A great FTA with the UK

Radio NZ reports:

New Zealand has agreed in principle to the United Kingdom’s second free trade deal since Brexit, eventually eliminating tariffs on all New Zealand exports to the country.

The deal, worth an estimated $1 billion over 15 years to the New Zealand economy, would eliminate tariffs on all New Zealand exports, including honey, wine, kiwifruit, onions, most industrial products and – crucially – a range of dairy and beef products.

It also includes provisions ensuring animal welfare, and commitments to address environmentally harmful subsidies like those for fossil fuels or overfished stocks.

More than 97 percent of tariffs will be removed as soon as it takes effect, but would take up to five years for dairy and 15 for sheep meat and beef tariffs to be completely removed.

This is a great agreement. I don’t really care that there is a long phase in time, so long as the eventual destination gets us the tariffs gone.

Charles Finny notes:

If you had told me 10 years ago that New Zealand would on 21 October 2021 announce agreement in principle on a comprehensive high quality free trade agreement with the UK, and that agreement, over time, would lead to full free trade in beef, lamb and dairy products, I would have asked what you had been smoking or drinking.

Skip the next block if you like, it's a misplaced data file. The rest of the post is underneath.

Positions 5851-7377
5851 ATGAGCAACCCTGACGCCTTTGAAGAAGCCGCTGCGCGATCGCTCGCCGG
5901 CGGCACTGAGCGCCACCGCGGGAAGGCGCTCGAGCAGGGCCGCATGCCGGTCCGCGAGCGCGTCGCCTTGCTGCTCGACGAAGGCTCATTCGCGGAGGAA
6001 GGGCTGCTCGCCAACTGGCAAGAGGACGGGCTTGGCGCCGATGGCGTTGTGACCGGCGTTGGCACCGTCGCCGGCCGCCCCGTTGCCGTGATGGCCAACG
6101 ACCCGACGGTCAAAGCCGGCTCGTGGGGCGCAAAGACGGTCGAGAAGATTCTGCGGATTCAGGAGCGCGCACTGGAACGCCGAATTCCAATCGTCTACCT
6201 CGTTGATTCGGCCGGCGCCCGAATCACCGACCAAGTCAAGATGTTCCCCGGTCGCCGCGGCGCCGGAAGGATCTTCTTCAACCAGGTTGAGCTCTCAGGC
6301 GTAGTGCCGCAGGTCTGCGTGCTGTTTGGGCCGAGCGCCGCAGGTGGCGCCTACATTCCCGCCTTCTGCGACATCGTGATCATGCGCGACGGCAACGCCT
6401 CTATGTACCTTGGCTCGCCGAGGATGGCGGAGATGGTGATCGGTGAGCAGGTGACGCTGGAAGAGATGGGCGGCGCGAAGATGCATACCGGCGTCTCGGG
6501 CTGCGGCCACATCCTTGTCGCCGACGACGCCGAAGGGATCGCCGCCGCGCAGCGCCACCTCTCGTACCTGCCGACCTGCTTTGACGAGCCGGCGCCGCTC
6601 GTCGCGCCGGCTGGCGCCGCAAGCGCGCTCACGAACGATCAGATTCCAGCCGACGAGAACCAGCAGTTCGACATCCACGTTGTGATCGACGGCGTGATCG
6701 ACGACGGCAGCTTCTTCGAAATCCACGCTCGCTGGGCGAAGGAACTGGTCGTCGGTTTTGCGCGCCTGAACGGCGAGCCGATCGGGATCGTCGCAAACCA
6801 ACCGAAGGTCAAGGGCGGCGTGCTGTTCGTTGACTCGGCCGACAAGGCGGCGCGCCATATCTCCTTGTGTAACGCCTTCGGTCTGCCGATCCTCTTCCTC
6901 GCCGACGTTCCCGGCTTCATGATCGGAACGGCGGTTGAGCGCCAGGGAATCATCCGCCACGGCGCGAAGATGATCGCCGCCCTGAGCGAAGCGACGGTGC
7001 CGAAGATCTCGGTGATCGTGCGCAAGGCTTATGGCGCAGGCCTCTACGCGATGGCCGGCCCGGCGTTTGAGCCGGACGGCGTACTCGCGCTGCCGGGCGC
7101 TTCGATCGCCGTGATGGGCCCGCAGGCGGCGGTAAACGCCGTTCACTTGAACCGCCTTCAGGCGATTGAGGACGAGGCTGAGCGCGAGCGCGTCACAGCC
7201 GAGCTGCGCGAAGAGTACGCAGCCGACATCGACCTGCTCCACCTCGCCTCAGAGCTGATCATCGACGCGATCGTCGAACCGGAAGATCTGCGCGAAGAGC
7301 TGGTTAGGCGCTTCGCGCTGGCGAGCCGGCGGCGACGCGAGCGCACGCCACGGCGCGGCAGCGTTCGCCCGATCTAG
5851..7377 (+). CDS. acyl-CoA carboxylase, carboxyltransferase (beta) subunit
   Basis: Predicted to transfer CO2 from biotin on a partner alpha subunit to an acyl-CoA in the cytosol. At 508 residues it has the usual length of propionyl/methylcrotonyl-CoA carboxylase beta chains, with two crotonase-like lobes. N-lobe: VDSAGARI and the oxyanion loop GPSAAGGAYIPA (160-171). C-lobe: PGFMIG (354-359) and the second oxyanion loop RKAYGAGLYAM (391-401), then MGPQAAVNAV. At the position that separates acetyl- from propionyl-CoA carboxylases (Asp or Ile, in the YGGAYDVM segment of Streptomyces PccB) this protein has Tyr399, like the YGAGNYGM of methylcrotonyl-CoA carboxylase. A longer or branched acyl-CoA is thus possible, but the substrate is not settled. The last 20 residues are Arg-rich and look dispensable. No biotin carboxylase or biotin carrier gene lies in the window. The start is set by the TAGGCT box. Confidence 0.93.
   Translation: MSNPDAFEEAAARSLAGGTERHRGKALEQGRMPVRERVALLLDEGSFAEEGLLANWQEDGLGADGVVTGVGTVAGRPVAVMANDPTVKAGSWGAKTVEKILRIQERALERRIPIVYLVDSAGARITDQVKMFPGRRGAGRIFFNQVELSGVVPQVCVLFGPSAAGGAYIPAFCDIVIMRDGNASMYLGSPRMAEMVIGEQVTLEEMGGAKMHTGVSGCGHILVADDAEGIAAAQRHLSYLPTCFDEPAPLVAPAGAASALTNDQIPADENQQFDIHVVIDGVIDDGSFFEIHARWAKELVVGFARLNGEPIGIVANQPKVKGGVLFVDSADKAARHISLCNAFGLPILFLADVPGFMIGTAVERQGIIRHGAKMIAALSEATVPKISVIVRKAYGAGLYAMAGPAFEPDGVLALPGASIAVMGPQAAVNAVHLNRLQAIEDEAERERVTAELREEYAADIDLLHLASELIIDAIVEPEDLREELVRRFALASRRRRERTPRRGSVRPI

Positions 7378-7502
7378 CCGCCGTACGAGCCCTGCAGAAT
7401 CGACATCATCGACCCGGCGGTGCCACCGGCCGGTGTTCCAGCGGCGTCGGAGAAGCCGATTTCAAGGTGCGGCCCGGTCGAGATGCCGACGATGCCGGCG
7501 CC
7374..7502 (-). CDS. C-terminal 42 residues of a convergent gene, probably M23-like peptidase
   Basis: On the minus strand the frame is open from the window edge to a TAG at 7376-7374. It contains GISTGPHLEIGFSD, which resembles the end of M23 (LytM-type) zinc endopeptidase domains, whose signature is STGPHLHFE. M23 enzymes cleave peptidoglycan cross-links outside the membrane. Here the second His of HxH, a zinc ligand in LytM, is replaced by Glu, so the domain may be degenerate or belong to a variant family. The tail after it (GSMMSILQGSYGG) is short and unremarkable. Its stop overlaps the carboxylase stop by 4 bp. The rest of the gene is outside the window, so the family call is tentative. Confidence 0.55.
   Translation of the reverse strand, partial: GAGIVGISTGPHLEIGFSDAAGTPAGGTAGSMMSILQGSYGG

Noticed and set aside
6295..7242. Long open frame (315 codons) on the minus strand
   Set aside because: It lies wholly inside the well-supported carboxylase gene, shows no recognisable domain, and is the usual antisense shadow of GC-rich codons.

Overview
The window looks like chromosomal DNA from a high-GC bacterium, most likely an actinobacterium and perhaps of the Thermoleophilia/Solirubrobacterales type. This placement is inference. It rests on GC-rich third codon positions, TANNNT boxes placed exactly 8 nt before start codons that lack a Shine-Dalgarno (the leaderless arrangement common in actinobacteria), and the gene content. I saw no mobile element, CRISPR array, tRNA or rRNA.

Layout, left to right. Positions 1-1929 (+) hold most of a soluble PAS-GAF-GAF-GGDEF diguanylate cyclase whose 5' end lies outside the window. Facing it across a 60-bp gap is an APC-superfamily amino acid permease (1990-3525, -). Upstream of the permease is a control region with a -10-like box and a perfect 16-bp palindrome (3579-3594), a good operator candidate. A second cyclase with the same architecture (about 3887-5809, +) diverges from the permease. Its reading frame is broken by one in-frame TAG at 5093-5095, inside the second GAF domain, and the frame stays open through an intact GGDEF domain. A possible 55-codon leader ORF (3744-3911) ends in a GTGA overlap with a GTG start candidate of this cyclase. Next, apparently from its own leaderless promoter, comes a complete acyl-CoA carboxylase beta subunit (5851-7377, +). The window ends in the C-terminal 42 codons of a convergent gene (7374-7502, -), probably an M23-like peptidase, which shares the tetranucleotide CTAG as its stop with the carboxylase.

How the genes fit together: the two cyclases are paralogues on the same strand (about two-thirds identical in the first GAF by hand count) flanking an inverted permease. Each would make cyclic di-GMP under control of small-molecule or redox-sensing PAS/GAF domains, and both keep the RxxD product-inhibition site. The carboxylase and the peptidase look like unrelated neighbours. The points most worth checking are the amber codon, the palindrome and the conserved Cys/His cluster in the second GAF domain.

This would never have happened had the UK remained in the EU.

The intellectual property agreement is interesting. New Zealand has agreed to extend the copyright term for authors, performers and producers by 20 years. This will make it easier for New Zealand to meet US demands, should the US seek to rejoin the big Comprehensive and Progressive Agreement for Trans-Pacific Partnership (CPTPP).  

This is the only part I find disappointing, but a small price to pay for the overall deal. It takes copyright terms from life +50 years to life + 70 years. I think it should be at most life + 20 years so if a creator dies, their children will benefit from their works until they become adults. But I don’t see any benefits in works remaining in copyright for sometimes 140 years. No one is motivated to create more work in the hope it will earn revenue 70 years after they are dead.

The Prime Minister and Damien O’Connor and the negotiating team need full credit for what has been achieved so far, and it is great that Boris Johnson and his Government are prepared to deliver on their free trade rhetoric.

Yep full credit to our Government and to Boris, who has walked the walk.

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